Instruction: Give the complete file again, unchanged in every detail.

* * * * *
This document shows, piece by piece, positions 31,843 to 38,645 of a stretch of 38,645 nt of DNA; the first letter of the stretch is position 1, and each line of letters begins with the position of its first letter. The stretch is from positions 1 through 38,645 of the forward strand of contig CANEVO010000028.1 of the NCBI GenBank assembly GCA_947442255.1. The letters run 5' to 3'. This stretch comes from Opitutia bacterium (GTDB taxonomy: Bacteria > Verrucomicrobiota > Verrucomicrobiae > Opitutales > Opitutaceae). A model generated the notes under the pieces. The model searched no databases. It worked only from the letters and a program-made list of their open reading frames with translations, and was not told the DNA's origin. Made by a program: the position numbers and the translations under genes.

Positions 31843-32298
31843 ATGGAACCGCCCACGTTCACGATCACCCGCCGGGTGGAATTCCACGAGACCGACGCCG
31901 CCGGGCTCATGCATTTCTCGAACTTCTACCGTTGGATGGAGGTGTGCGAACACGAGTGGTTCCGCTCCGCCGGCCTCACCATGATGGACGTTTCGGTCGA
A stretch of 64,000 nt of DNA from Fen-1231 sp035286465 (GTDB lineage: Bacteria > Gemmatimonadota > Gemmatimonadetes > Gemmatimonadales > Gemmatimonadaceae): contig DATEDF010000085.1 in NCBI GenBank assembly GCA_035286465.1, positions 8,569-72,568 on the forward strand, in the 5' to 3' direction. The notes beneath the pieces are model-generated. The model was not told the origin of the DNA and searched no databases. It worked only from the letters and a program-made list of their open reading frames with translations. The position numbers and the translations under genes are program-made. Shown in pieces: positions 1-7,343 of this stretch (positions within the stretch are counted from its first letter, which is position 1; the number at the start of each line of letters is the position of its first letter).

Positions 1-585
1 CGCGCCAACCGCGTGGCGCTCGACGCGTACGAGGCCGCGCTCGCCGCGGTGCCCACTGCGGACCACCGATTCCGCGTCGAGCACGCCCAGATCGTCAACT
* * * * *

This document shows, piece by piece, positions 31,843 to 38,645 of a stretch of 38,645 nt of DNA; the first letter of the stretch is position 1, and each line of letters begins with the position of its first letter. The stretch is from positions 1 through 38,645 of the forward strand of contig CANEVO010000028.1 of the NCBI GenBank assembly GCA_947442255.1. The letters run 5' to 3'. This stretch comes from Opitutia bacterium (GTDB taxonomy: Bacteria > Verrucomicrobiota > Verrucomicrobiae > Opitutales > Opitutaceae). A model generated the notes under the pieces. The model searched no databases. It worked only from the letters and a program-made list of their open reading frames with translations, and was not told the DNA's origin. Made by a program: the position numbers and the translations under genes.

Positions 31843-32298
31843 ATGGAACCGCCCACGTTCACGATCACCCGCCGGGTGGAATTCCACGAGACCGACGCCG
31901 CCGGGCTCATGCATTTCTCGAACTTCTACCGTTGGATGGAGGTGTGCGAACACGAGTGGTTCCGCTCCGCCGGCCTCACCATGATGGACGTTTCGGTCGA
A stretch of 64,000 nt of DNA from Fen-1231 sp035286465 (GTDB lineage: Bacteria > Gemmatimonadota > Gemmatimonadetes > Gemmatimonadales > Gemmatimonadaceae): contig DATEDF010000085.1 in NCBI GenBank assembly GCA_035286465.1, positions 8,569-72,568 on the forward strand, in the 5' to 3' direction. The notes beneath the pieces are model-generated. The model was not told the origin of the DNA and searched no databases. It worked only from the letters and a program-made list of their open reading frames with translations. The position numbers and the translations under genes are program-made. Shown in pieces: positions 1-7,343 of this stretch (positions within the stretch are counted from its first letter, which is position 1; the number at the start of each line of letters is the position of its first letter).

Positions 1-585
1 CGCGCCAACCGCGTGGCGCTCGACGCGTACGAGGCCGCGCTCGCCGCGGTGCCCACTGCGGACCACCGATTCCGCGTCGAGCACGCCCAGATCGTCAACT